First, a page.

Caroline Leavitt: Literary Can Be Commercial & Vice Versa

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I got an email late last year from Leora Skolkin-Smith reminding me that our mutual friend, Caroline Leavitt, had a new novel coming out at the start of 2011. Since then, Pictures of You has been getting a lot of attention, and a reputation as the year’s first breakout “upmarket commercial” novel. (“Upmarket commercial” in this context is marketing language for “a very compelling story told in very polished prose,” and at 150 pages in, I can confirm that characterization.) Caroline and Leora have known each other since they began working together on adapting Leora’s novel, Edges, into a screenplay (now in preproduction with Triboro Films). “We soon began sharing the travails and triumphs of the writing life with our novels,” Leora says, “and then began sharing our personal lives, as well, until now we’re pretty inseparable.” So with Pictures of You arriving in stores, it seemed like a natural fit for Leora to ask Caroline some questions about the novel.

Your blurbs are a truly unusual mix of writers, running the gamut from Robert Olen Butler to Jodi Picoult. Some are intensely “literary”, even “experimental”, and others, talented genre writers. You have a democratic notion of literature and story-telling and you don’t wage an battle against either camp—the “literary” or the “commercial”, a battle that seems to be always flaring up in our writing world far too often (for me anyway). Can you talk a little about your understanding of genre, of fiction and story-telling? And how you see this battle as it wreaks havoc on our collective literary universe?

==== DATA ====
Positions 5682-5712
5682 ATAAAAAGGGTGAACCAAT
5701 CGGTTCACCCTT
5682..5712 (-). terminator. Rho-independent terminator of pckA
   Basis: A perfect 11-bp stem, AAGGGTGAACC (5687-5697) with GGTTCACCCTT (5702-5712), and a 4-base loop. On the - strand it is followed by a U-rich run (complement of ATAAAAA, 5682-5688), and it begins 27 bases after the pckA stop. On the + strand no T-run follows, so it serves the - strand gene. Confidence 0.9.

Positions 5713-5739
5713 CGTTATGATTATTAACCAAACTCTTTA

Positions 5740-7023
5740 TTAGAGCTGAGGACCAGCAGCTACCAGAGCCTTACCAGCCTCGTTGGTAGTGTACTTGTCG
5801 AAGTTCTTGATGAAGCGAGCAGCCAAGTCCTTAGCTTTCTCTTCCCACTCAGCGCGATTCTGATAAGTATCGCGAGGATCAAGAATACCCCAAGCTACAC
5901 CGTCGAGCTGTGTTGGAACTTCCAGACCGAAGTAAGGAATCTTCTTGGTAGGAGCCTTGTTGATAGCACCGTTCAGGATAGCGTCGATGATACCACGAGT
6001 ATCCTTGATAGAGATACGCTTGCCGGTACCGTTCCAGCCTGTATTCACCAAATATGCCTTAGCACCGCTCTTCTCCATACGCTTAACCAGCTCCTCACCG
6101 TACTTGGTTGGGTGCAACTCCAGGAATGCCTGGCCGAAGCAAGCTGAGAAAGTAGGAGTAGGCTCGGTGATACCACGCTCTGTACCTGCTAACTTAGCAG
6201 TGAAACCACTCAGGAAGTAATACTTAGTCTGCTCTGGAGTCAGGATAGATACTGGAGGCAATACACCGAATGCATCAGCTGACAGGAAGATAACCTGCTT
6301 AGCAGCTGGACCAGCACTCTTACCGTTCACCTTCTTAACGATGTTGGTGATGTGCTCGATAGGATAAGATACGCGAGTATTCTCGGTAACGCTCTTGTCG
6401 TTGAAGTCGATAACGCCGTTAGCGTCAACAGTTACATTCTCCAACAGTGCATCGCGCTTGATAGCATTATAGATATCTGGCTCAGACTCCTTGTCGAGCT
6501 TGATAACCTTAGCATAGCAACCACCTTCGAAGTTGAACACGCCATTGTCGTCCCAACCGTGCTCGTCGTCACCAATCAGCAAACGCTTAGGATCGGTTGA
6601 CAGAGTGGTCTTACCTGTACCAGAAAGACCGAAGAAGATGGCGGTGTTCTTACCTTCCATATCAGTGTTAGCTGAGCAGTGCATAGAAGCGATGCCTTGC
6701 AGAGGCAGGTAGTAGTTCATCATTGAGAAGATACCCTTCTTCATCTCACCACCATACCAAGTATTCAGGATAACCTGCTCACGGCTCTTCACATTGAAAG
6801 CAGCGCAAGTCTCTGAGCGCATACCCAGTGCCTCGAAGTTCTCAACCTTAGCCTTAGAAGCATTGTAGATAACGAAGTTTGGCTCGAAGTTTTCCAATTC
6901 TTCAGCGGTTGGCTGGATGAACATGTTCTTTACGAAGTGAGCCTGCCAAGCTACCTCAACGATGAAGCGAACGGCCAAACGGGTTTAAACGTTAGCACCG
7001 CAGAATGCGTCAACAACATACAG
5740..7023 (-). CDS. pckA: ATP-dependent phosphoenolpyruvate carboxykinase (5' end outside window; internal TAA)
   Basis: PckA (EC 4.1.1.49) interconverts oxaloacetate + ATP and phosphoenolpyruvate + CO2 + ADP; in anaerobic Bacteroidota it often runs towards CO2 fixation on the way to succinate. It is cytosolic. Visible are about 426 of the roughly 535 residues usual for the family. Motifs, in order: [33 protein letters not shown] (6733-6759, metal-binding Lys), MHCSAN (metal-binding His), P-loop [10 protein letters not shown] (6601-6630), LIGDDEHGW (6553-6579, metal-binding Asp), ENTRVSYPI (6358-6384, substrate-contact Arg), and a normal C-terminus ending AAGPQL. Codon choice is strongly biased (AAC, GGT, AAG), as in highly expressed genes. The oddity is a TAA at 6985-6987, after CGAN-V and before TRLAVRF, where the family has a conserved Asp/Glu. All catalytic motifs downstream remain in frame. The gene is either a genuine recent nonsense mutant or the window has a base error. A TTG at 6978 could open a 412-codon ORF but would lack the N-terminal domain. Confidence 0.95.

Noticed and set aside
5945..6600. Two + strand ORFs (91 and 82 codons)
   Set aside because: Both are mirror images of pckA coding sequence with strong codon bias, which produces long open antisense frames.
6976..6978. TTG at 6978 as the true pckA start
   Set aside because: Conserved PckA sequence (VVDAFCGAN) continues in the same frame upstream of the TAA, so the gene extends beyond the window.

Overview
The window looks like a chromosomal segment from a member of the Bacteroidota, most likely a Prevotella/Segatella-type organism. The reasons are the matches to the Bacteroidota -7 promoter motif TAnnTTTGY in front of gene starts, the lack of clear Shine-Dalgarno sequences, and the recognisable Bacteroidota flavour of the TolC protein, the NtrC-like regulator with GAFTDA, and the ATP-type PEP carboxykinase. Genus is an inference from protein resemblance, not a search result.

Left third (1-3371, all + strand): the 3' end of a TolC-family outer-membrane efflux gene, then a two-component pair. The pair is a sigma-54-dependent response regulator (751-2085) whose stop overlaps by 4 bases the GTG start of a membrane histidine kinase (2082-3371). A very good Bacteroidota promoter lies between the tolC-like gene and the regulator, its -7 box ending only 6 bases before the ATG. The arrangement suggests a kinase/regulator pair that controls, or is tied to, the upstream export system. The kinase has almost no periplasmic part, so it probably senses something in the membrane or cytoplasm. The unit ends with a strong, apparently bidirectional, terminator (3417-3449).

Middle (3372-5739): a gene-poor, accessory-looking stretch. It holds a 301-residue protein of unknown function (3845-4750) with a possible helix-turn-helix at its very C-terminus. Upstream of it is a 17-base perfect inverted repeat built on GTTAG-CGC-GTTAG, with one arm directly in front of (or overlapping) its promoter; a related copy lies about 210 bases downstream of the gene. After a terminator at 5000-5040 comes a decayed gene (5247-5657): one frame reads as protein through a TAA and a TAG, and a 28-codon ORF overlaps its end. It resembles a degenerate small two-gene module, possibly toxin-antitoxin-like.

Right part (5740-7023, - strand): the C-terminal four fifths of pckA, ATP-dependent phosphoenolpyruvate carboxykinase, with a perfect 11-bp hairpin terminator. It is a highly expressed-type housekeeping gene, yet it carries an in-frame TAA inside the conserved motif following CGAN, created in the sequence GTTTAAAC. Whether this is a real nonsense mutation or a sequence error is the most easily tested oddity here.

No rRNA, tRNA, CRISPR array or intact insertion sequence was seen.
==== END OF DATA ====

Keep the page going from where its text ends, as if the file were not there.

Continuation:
I hate the notion of genre, because I think it stonewalls the reading experience. Why can’t a literary novel also be a commercial page-turner? Why can’t a commercial romance also be literary? Why do we have to pigeonhole books and writers as if readers aren’t smart enough to discover what a book is offering them just by reading it? I’m hoping the lines between literary and commercial are going to blur more and more. (Case in point: Look at Justin Cronin who wrote a literary and highly commercial vampire novel!) I deliberately wanted to span the gamut of writers for blurbs for Pictures of You—male, female, literary and commercial—simply wanted to underscore that hopefully, a wonderful read is a wonderful read and we really don’t need to always be making value judgments about a book before we’ve even read past the first chapter.

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26 January 2011 | interviews |

Erika Dreifus & Malamud’s “German Refugee”